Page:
8 things you didn’t know about Chelmsford
I’m not Chelmsford-born and bred, which may surprise some. I moved to this lovely city in early 2000 when I was in my early 20s. I was going to call this article “Odd Chelmsford”, but perhaps “8 things you didn’t know about Chelmsford” is better.
This list is certainly 8 things that I find odd and confusing about the only city in Essex.
Coming from South East London / Kent, where I had lived my whole life, Chelmsford was strange to me at first. For starters, a five-mile journey didn’t take 45 minutes in the car!
Fewer cars aside, there have been lots of other things that are unique to Chelmsford, most of which still confuse me today.
I’ll start with my biggest initial confusion:
Moulsham Lodge and Tile Kiln
I lived just down the road from the Moulsham Lodge estate when I first moved here.
For months (literally), I was confused as to what the word “tulk” meant. I was too polite to ask at the time, but I often heard people - especially neighbours - refer to “Tulk Hill”.
I knew it must be close by. In fact, I knew it sat alongside the Moulsham Lodge estate. But no matter how many times I had driven around the area, I’d never seen it written down on signposts or road names.
The area was full of hills, so that bit made sense, and in the early days of the internet (practically pre-Google, in case you wondered) search engines revealed very little, so I spent my early life in Chelmsford assuming that the hills were named after a family called Tulk.
It was only when I saw it written down that I realised my mistake. It was “Tile Kiln” rather than “Tulk Hill”.
That wasn’t the only confusion that the area brought me.
My local parade of shops was the Moulsham Lodge set of shops. They’ve changed a bit now - there’s no butcher, pet shop or tv repair shop, for starters, and I still believe that an Estate Agency would work well there.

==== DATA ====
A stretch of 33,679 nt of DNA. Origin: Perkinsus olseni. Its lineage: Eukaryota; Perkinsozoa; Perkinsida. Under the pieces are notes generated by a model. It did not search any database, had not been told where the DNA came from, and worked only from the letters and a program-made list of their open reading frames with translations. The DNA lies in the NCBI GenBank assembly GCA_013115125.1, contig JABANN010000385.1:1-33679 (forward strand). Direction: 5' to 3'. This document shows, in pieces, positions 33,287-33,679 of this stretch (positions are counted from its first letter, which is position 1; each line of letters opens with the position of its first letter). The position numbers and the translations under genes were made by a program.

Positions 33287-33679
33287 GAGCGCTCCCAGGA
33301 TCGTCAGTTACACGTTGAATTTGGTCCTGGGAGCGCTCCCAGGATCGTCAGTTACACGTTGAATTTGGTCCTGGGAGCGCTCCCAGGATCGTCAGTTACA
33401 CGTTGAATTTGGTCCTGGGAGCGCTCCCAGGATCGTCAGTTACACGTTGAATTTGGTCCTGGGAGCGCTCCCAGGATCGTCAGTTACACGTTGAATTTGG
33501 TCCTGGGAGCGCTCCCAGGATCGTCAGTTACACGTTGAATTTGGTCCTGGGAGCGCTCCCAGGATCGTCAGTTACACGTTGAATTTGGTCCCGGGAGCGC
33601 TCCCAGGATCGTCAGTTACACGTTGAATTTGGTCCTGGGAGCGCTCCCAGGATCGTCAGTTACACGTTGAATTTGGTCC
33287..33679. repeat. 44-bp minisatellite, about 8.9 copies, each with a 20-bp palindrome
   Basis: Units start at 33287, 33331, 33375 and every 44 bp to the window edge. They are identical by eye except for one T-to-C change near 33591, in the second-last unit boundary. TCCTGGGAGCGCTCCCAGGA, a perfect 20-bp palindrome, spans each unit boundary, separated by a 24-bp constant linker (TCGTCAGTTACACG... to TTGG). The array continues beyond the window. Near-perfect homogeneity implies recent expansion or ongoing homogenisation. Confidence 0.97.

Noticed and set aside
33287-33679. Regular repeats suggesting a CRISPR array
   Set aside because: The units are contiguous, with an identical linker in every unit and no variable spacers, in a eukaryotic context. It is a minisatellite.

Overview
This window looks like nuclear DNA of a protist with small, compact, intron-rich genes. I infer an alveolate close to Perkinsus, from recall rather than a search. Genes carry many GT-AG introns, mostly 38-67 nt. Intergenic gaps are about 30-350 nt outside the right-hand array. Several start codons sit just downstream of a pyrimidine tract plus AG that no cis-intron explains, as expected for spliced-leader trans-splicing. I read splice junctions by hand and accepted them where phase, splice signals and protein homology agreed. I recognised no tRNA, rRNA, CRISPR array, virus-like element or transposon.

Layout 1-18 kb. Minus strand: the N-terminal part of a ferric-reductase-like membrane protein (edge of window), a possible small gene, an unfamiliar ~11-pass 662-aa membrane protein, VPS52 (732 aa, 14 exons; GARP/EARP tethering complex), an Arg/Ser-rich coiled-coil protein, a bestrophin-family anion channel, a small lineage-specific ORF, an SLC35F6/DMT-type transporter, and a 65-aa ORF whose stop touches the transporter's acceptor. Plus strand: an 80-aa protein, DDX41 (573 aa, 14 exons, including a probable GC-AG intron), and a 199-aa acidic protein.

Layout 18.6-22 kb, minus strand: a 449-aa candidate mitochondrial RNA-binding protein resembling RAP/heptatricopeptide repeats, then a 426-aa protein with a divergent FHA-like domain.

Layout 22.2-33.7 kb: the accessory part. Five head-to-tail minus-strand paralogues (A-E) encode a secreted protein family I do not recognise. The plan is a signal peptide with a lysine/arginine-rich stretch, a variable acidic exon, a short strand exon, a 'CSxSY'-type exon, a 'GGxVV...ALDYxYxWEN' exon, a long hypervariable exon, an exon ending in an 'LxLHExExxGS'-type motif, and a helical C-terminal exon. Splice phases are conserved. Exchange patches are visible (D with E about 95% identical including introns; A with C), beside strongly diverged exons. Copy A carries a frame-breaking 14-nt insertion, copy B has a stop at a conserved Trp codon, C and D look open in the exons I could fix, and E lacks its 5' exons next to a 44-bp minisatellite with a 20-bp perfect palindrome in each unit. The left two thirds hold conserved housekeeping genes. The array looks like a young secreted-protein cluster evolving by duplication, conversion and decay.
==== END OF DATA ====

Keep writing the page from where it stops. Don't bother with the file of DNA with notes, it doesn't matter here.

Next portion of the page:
What I found odd was the way that the flats above the shops were built.
In case you’re not overly familiar with the area, all of the shops that make up Moulsham Lodge have two-storey flats above them. The exception is the Co-op Food store, which is massive compared to neighbouring shops, which may have something to do with it, and as a result doesn’t look out of place being flat-less.
But where the two rows of shops meet, above the Golden Fry chip shop and the Coral betting shop, there are no flats.
I’ve no idea why, but I still see it to this day and it strikes me as looking odd.
Parking in Chelmsford
This is a pet peeve of mine, and as I’ve said many times: parking in Chelmsford can be a pain sometimes.
But the oddest piece of parking restriction in Chelmsford is the double yellow lines at the junction of Parkway and Moulsham Street.
They’ve been there for years, and I can guarantee that many people have paid no attention to them.
What’s so odd about it? The double yellow line - aside from the fact it’s on the bend of a major junction where you’d hope nobody would park anyway - is only about 2 feet long.
Chelmsford City Centre - Twin towns and Friendship Bridge
Chelmsford officially has two twin towns. Backnang, who twinned with Chelmsford back in 1967, and Annonay, who joined up in 1999.
If you look around Chelmsford City Centre, you’ll see signs of these partnerships scattered about. We have Backnang Square and Annonay Walk, which sit either side of the River Chelmer which runs at the back of The Meadows Shopping Centre.